Alex Reedijk, General Director of Scottish Opera, gave a fascinating “warts and all” talk about the company. Alex joined Scottish Opera in 2006, at a time of financial crisis when the entire 2004 – 05 programme had been suspended. He told us about some of the very challenging and often controversial decisions that had to be taken if Scottish Opera were to survive, never mind thrive. And thrive of course it did, becoming the world class company that it is today. He also explained however that, while there are always financial challenges for any opera company, the current situation is particularly difficult and there are obviously misgivings about what the future holds.
Alex told us something about his own background. He grew up in New Zealand and developed a passion for the performing arts at a very early age. His first job in opera was as a stagehand for New Zealand Opera, and he has worked in opera and festivals across the world, including among other major roles being Executive Director of the New Zealand International Festival of the Arts. He told us a very amusing tale of successfully (ultimately) going round New Zealand with a begging bowl trying to fund a touring opera programme.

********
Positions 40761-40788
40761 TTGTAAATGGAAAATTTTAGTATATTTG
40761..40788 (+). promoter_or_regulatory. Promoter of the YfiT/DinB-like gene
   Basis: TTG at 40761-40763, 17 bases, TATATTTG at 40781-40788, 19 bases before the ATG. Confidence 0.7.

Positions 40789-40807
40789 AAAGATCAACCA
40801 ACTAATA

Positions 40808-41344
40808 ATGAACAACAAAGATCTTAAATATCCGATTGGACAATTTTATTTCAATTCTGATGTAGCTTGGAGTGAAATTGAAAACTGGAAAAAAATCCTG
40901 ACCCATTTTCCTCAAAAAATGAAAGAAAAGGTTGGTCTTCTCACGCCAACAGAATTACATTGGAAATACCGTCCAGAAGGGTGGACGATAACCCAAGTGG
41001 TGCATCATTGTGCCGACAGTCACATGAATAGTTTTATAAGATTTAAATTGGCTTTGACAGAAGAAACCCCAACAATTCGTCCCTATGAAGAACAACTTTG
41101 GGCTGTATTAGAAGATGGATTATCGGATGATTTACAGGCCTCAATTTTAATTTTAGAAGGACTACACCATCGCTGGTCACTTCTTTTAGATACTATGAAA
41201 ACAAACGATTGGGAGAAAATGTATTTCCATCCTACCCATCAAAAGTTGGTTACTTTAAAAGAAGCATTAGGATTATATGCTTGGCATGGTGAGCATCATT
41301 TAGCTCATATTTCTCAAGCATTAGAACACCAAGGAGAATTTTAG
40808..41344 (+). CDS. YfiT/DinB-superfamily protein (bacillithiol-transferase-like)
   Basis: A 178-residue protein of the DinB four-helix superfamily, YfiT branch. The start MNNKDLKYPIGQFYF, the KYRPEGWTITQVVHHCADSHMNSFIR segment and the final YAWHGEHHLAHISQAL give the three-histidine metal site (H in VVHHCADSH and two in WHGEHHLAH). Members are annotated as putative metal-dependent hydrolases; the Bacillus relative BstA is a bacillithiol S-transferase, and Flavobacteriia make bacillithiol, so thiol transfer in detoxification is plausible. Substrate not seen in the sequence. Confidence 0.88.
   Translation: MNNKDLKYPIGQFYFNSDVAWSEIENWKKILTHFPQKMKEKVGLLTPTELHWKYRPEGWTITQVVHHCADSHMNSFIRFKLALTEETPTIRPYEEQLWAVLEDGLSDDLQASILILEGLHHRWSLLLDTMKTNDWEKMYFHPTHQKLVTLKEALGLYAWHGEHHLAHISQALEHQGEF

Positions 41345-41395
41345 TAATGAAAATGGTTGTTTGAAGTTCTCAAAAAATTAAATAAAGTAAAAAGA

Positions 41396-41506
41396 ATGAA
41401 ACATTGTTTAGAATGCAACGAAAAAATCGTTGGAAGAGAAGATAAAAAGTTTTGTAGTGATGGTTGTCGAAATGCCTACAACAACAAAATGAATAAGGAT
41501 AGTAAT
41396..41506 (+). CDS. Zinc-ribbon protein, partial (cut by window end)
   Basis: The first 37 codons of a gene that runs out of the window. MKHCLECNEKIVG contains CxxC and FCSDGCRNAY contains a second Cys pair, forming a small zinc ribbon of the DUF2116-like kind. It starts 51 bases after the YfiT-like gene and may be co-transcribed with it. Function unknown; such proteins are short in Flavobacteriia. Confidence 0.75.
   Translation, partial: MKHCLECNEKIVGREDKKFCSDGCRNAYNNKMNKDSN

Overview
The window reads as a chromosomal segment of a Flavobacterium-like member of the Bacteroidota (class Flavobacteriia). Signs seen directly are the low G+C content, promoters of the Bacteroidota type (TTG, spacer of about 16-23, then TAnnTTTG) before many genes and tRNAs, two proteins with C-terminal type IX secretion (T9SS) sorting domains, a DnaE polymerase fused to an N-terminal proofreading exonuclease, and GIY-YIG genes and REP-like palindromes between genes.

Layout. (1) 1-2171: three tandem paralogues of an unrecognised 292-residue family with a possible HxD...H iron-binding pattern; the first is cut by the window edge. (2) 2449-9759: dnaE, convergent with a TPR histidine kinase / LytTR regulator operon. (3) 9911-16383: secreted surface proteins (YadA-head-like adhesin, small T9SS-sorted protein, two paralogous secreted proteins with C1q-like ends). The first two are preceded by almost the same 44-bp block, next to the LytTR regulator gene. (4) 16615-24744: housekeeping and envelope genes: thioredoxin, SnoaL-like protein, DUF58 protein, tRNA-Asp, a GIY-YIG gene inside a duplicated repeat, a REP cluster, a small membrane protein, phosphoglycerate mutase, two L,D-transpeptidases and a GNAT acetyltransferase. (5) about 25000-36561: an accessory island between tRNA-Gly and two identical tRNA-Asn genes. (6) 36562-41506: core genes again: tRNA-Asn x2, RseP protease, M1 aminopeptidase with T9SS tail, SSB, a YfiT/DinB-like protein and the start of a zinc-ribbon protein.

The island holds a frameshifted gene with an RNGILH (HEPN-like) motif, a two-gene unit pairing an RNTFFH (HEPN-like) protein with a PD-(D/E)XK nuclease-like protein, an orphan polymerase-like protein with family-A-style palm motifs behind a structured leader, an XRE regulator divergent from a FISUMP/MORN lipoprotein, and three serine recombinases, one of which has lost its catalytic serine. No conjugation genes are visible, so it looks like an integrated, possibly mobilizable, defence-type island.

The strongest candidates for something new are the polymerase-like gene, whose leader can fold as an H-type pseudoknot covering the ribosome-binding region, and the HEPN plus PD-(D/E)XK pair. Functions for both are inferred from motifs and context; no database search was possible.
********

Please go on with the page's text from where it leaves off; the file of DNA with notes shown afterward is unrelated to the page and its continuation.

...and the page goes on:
Alex talked with passion about Scottish Opera’s work in areas other than the core business of mounting traditional opera performances in major theatres. This includes: work with young people; putting on performances in more remote communities across Scotland; “Breath Cycle” – an innovative approach using singing to help people initially with cystic fibrosis but now also with long covid; and the hugely successful Emerging Artists Programme, supporting young singers at the start of their careers.
The pandemic and consequent lockdown was a particular challenge for Scottish Opera in terms of how to keep some of the work going, while protecting staff performers and audiences from harm and continuing to present across all of Scotland. Alex showed us some wonderful pictures of pop-up productions in fields and car parks, often using converted pantechnicons as a stage.
Alex explained the functions of the various different sites in which the work of the company takes place. This brought out vividly the complexity involved in an opera company ranging from building scenery, designing and making costumes to rehearsals and administrative functions. He shared his plans to consolidate the various sites.
It was a very wide-ranging talk which gave those present a very full appreciation of the work of Scottish Opera and the challenges it still faces.